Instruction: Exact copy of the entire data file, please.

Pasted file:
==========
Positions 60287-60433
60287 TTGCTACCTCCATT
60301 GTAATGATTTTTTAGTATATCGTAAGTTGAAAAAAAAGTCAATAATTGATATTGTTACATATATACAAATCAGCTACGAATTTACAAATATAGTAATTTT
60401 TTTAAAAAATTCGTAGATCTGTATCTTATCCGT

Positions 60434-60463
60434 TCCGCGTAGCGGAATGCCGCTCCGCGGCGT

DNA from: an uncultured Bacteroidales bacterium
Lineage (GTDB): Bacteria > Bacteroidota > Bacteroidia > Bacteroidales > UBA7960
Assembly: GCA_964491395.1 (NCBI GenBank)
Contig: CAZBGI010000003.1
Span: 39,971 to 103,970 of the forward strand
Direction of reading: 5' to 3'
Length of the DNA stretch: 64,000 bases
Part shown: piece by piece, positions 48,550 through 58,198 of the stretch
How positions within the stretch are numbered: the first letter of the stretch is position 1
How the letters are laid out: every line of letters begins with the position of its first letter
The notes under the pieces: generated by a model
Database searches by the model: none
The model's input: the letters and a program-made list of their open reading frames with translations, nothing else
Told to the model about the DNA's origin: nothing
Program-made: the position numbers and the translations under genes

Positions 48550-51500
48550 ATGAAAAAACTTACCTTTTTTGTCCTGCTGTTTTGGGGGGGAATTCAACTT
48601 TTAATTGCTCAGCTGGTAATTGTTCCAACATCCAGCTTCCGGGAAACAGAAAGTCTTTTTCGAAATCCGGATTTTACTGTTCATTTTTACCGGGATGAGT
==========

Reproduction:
Positions 60287-60433
60287 TTGCTACCTCCATT
60301 GTAATGATTTTTTAGTATATCGTAAGTTGAAAAAAAAGTCAATAATTGATATTGTTACATATATACAAATCAGCTACGAATTTACAAATATAGTAATTTT
60401 TTTAAAAAATTCGTAGATCTGTATCTTATCCGT

Positions 60434-60463
60434 TCCGCGTAGCGGAATGCCGCTCCGCGGCGT

DNA from: an uncultured Bacteroidales bacterium
Lineage (GTDB): Bacteria > Bacteroidota > Bacteroidia > Bacteroidales > UBA7960
Assembly: GCA_964491395.1 (NCBI GenBank)
Contig: CAZBGI010000003.1
Span: 39,971 to 103,970 of the forward strand
Direction of reading: 5' to 3'
Length of the DNA stretch: 64,000 bases
Part shown: piece by piece, positions 48,550 through 58,198 of the stretch
How positions within the stretch are numbered: the first letter of the stretch is position 1
How the letters are laid out: every line of letters begins with the position of its first letter
The notes under the pieces: generated by a model
Database searches by the model: none
The model's input: the letters and a program-made list of their open reading frames with translations, nothing else
Told to the model about the DNA's origin: nothing
Program-made: the position numbers and the translations under genes

Positions 48550-51500
48550 ATGAAAAAACTTACCTTTTTTGTCCTGCTGTTTTGGGGGGGAATTCAACTT
48601 TTAATTGCTCAGCTGGTAATTGTTCCAACATCCAGCTTCCGGGAAACAGAAAGTCTTTTTCGAAATCCGGATTTTACTGTTCATTTTTACCGGGATGAGT